If you have question about which toothbrush is right for you, or have concerns about proper brushing and flossing technique, call Dr. Li’s office for advice. She and her staff can assist you with all of your dental questions. And remember to maintain regular, twice-yearly appointments with Dr. Li to ensure your mouth is healthy.

© 2014 Millionairium and Dr. Pamela Li. Authorization to post is granted, with the stipulation that Millionairium and Dr. Pamela Li are credited as sole source. Linking to other sites from this document is strictly prohibited, with the exception of herein imbedded links.

Ottawa Dentist Uses Latest Technological Advances

By Pamela Li, in News, on May 10, 2014 | Comments (0)

Dental care in OttawaOttawa, Ontario – When you’re looking for a dentist, you want to be sure you are looking for one who provides the greatest quality of care, and that means one who utilizes the latest advances in dental technology. As a Las Vegas Institute trained dentist, Dr. Pamela Li combines superior care with a commitment to technology to ensure her patients receive the best dental care available.

LVI is a world-renowned training facility for dentists. It uses a comprehensive and rigorous training program to better equip dentists with the knowledge and technology they need to treat all aspects of dentistry, with a focus on cosmetic dentistry and TMD disorders.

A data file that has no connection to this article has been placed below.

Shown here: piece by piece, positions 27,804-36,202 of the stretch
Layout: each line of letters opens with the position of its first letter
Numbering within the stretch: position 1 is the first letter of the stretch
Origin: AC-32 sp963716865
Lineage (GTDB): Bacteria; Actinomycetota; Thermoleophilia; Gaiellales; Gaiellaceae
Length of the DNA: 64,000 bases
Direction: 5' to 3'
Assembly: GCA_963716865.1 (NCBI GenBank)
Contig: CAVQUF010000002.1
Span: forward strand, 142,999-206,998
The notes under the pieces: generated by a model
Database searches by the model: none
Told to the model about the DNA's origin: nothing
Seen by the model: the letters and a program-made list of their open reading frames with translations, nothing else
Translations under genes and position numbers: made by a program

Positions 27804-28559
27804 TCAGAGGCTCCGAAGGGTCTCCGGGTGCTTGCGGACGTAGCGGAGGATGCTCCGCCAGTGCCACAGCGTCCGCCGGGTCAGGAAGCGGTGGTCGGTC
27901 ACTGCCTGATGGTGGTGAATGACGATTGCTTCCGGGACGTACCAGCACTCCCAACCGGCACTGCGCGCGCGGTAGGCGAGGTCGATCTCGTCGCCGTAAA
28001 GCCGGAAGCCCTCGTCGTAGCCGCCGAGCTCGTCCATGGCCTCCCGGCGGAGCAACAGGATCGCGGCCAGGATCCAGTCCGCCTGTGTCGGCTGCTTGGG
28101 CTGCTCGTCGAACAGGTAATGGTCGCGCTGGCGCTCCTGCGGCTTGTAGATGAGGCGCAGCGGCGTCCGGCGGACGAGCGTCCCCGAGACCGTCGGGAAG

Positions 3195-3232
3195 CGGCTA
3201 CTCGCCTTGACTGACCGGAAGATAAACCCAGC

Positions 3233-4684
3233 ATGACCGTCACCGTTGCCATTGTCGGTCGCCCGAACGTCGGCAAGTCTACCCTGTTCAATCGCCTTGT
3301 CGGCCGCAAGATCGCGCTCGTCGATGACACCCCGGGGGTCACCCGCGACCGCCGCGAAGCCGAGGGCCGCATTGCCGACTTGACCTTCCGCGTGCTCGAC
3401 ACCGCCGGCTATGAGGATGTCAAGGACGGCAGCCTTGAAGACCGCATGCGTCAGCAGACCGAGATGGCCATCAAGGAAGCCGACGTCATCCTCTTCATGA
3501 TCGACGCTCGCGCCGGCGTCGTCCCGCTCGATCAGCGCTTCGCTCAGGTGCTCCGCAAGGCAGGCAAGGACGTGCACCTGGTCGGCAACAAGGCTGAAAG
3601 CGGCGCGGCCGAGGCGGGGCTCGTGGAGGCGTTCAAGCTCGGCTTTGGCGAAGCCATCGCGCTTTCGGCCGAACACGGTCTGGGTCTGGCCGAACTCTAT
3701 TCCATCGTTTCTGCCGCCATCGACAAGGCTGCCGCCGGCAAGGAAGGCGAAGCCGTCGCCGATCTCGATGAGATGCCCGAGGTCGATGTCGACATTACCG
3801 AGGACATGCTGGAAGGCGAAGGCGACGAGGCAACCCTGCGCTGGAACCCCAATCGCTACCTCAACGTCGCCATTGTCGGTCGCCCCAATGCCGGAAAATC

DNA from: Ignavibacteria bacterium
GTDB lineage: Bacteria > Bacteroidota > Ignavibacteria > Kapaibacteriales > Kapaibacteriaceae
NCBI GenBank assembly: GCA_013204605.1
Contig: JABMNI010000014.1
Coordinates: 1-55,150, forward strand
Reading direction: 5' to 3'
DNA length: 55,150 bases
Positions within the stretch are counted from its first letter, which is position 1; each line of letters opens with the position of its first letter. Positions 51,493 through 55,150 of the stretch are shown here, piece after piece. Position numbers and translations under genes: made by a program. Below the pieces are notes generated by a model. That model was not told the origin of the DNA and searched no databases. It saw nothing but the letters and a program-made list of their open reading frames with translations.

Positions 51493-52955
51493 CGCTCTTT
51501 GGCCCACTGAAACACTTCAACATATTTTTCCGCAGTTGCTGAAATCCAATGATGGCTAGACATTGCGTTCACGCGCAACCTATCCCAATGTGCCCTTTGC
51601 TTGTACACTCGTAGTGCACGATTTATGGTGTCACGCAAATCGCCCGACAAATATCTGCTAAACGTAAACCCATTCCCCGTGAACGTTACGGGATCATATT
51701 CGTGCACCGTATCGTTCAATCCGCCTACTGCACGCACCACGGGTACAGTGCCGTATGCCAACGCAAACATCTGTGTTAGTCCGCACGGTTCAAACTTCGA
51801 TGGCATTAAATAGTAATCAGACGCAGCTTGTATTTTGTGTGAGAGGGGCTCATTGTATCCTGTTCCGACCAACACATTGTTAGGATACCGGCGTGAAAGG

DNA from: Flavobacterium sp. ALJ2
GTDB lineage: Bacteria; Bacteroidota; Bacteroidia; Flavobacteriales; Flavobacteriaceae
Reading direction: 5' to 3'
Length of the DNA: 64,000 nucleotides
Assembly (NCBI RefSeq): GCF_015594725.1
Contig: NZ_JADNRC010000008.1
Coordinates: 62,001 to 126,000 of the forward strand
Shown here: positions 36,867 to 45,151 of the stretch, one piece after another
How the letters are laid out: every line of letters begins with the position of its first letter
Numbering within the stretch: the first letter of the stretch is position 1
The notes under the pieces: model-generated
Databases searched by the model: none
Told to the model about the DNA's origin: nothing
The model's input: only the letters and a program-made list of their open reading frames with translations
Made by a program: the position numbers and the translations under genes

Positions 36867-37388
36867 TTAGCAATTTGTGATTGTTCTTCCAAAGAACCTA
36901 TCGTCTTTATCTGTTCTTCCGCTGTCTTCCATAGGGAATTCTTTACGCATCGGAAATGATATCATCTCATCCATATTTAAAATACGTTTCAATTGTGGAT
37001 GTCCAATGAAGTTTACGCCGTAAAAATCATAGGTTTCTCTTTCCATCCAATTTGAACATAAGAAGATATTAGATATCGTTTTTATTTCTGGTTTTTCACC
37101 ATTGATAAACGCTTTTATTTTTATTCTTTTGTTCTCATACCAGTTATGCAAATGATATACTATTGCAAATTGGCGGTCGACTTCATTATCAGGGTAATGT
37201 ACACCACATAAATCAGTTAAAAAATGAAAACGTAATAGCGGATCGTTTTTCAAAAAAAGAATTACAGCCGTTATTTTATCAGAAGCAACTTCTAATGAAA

“As an LVI trained dentist, I am committed to providing high quality care that incorporates the use of technology to provide the best diagnoses and treatment options for my patients,” says Dr. Li, who has been an Ottawa dentist since 1994. “My office features state-of-the-art technology so that you can receive the best care possible.”

From digital radiography to Tens Units to computerized mandibular screening, Dr. Li uses the latest technological advances because she knows it results in the best care possible for her patients.

Her office uses only digital radiography, utilizing the award-winning Dexis system. This system exposes patients to 70-80 percent less radiation than traditional X-rays, so it is much safer. Not only that, images appear instantly and the dentist can magnify images. That results in a better picture of what is going on in the mouth, allowing the dentist to make a more accurate diagnosis. And if that’s not enough, digital radiography is better for the environment because there is no need for developer or fixer chemicals.

Neuromuscular problems can be treated with a Tens Unit. The low-frequency transcutaneous electrical neural stimulation unit works by delivering a small electrical impulse to the muscles that are responsible for jaw movement. These impulses will relax the jaw, resulting in increased blood flow to flush away any toxins. In as little as an hour, patients can experience a more relaxed jaw that is able to find a more optimal position.